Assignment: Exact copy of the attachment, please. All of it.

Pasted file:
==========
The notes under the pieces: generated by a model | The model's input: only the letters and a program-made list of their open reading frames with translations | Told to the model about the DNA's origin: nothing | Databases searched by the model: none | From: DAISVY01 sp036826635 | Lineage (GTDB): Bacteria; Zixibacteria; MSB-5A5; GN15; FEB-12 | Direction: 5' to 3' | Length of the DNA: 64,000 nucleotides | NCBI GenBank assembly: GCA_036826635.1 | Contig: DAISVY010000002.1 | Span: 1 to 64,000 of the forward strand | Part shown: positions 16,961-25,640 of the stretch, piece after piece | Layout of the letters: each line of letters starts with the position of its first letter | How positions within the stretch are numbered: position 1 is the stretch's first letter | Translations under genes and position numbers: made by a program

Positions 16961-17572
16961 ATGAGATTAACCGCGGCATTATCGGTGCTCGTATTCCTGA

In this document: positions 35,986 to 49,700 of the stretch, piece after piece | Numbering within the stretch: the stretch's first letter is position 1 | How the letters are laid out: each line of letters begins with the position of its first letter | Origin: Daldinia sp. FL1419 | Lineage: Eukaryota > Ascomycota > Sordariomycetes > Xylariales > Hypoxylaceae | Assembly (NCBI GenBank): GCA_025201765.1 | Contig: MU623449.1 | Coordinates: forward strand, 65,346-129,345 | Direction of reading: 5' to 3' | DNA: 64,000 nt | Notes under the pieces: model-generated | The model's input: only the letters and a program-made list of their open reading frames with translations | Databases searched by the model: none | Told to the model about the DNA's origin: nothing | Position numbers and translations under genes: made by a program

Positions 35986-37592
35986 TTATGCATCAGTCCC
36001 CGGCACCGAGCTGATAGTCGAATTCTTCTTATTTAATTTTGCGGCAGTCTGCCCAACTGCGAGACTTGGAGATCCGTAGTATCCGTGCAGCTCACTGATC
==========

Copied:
The notes under the pieces: generated by a model | The model's input: only the letters and a program-made list of their open reading frames with translations | Told to the model about the DNA's origin: nothing | Databases searched by the model: none | From: DAISVY01 sp036826635 | Lineage (GTDB): Bacteria; Zixibacteria; MSB-5A5; GN15; FEB-12 | Direction: 5' to 3' | Length of the DNA: 64,000 nucleotides | NCBI GenBank assembly: GCA_036826635.1 | Contig: DAISVY010000002.1 | Span: 1 to 64,000 of the forward strand | Part shown: positions 16,961-25,640 of the stretch, piece after piece | Layout of the letters: each line of letters starts with the position of its first letter | How positions within the stretch are numbered: position 1 is the stretch's first letter | Translations under genes and position numbers: made by a program

Positions 16961-17572
16961 ATGAGATTAACCGCGGCATTATCGGTGCTCGTATTCCTGA

In this document: positions 35,986 to 49,700 of the stretch, piece after piece | Numbering within the stretch: the stretch's first letter is position 1 | How the letters are laid out: each line of letters begins with the position of its first letter | Origin: Daldinia sp. FL1419 | Lineage: Eukaryota > Ascomycota > Sordariomycetes > Xylariales > Hypoxylaceae | Assembly (NCBI GenBank): GCA_025201765.1 | Contig: MU623449.1 | Coordinates: forward strand, 65,346-129,345 | Direction of reading: 5' to 3' | DNA: 64,000 nt | Notes under the pieces: model-generated | The model's input: only the letters and a program-made list of their open reading frames with translations | Databases searched by the model: none | Told to the model about the DNA's origin: nothing | Position numbers and translations under genes: made by a program

Positions 35986-37592
35986 TTATGCATCAGTCCC
36001 CGGCACCGAGCTGATAGTCGAATTCTTCTTATTTAATTTTGCGGCAGTCTGCCCAACTGCGAGACTTGGAGATCCGTAGTATCCGTGCAGCTCACTGATC